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Volatility

‘Squeezed’: How are Poor People Adjusting to Life in a Time of Food Price Volatility?

Duncan Green's picture

Ace IDS researcher Naomi Hossain introduces the first results of a big Oxfam/IDS research project on food price volatility

If the point of development is to make the Third World more like the First, then we aid-wallahs can pack our bags and go home. Job done.

The most striking finding of Squeezed, the first year results from the four year Life in a Time of Food Price Volatility research project, is how like the people of the post-industrial North the people from the proto-industrial South now sound:

  • Stressed and tired
  • Juggling work and home
  • Surrounded by selfish individualists, led by uncaring politicians
  • In strained relationships
  • Constantly pressed for time
  • Never enough money, even for the basics.

‘Squeezed’ is how the UK has been describing its middle classes, beset by austerity and recession. But the countries in our research have high growth rates and apparently a lot of poverty reduction.

Transparency and Volatility: A New Era in International Relations

Johanna Martinsson's picture

The accelerated changes in communication flows are posing both opportunities and challenges in the global system.  A recently published book entitled ‘Diplomacy, Development and Security in the Information Age,’ edited by Shanthi Kalathil (a former colleague and contributor to this blog), seeks to better understand the changing face of international relations in a new era, by examining two emerging themes: heightened transparency and increased volatility. Leading up to the publication, practitioners grappled with these themes, and how they are affecting international affairs. Craig Hayde, one of the authors, notes that transparency and volatility are increasingly inextricable concepts. He says “transparency does more than simply put information out there – it inculcates a shared value that information should be available”, but that it is also “facilitated by the same technologies that promote instability, risk, and uncertainty in the business of international relations.”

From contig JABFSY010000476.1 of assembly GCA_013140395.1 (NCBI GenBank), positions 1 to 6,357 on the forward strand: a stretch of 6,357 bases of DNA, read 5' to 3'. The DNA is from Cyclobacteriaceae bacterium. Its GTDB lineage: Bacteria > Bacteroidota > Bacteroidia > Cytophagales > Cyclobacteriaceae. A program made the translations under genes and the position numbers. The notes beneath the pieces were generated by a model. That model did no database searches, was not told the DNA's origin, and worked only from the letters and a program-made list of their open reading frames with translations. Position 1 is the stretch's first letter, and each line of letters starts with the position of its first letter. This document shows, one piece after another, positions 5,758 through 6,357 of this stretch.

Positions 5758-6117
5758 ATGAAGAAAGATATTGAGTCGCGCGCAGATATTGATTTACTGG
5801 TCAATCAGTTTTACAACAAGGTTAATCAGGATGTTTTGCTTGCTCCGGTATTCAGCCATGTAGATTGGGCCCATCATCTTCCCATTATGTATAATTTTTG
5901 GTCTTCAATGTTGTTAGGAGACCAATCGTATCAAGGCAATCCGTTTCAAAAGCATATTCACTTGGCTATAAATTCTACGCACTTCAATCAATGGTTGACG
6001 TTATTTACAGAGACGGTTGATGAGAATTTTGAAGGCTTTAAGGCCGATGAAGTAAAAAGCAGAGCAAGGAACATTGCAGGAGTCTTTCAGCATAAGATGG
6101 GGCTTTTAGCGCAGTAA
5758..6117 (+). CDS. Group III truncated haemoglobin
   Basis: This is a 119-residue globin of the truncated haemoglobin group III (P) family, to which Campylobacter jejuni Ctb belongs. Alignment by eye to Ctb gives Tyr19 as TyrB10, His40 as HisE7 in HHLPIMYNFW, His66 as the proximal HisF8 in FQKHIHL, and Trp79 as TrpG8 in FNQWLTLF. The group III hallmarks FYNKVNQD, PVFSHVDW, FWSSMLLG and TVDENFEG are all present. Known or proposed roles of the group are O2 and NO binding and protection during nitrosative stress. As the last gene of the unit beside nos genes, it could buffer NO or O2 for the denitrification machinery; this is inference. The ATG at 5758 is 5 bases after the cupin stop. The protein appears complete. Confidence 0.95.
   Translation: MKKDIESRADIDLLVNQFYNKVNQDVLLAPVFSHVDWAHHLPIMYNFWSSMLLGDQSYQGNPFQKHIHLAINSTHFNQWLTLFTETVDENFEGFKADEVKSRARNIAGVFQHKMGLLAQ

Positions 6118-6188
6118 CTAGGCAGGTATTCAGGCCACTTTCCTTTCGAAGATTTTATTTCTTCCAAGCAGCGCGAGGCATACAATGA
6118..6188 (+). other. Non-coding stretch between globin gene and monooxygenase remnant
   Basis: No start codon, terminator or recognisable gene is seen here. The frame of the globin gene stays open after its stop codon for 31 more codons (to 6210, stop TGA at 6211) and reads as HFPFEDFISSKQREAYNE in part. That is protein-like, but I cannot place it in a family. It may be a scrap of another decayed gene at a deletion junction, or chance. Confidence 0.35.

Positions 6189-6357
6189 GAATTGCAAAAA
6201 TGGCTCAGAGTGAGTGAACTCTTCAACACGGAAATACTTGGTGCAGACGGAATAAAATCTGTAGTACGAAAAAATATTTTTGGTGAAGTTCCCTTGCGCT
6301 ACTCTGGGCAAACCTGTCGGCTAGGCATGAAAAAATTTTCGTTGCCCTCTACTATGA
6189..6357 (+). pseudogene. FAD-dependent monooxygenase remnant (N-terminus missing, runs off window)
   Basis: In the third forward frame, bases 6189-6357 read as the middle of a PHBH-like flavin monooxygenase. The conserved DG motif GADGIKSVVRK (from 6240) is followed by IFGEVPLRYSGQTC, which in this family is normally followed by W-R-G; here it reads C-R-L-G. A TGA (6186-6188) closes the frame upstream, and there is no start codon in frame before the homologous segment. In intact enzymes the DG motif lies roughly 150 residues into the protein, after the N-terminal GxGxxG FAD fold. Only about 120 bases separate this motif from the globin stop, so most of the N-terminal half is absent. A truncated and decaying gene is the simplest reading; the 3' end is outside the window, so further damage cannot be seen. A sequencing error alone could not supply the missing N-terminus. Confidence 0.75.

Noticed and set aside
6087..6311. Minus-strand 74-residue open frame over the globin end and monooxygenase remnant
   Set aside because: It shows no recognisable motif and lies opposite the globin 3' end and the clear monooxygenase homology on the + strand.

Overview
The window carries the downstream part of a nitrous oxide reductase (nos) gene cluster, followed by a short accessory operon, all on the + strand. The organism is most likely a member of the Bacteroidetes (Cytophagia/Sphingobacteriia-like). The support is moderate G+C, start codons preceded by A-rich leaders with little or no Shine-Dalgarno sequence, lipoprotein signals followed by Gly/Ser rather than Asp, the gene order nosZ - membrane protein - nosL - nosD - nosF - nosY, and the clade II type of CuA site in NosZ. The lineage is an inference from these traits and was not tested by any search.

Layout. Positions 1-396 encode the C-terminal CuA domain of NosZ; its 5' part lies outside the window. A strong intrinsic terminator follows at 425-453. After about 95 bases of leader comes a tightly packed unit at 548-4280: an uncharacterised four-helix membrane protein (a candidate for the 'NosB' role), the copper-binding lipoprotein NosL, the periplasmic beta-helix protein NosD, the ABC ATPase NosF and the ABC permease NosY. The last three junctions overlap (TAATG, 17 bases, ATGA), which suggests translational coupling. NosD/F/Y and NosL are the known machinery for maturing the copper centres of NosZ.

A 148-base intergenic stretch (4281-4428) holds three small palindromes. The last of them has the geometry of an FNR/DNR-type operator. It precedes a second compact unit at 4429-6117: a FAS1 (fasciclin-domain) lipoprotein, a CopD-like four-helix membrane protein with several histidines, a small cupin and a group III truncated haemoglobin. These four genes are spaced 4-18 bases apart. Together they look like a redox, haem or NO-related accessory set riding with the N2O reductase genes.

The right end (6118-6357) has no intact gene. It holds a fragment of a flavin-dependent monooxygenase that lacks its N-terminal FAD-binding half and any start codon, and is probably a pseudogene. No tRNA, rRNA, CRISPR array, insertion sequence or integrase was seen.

The collection of essays provides fresh thinking in an area that has mainly focused on the use and impact of information and communication technologies (ICTs). While several essays discuss ICTs, Kalathil points out that “the premise for the series is not to minutely examine new forms of technology and their impact. Rather, the premise for the series is that ubiquitous global communication flows have, over time, created an encompassing information environment that nurtures transparency and volatility in pervasive conditions and/or guiding norms.”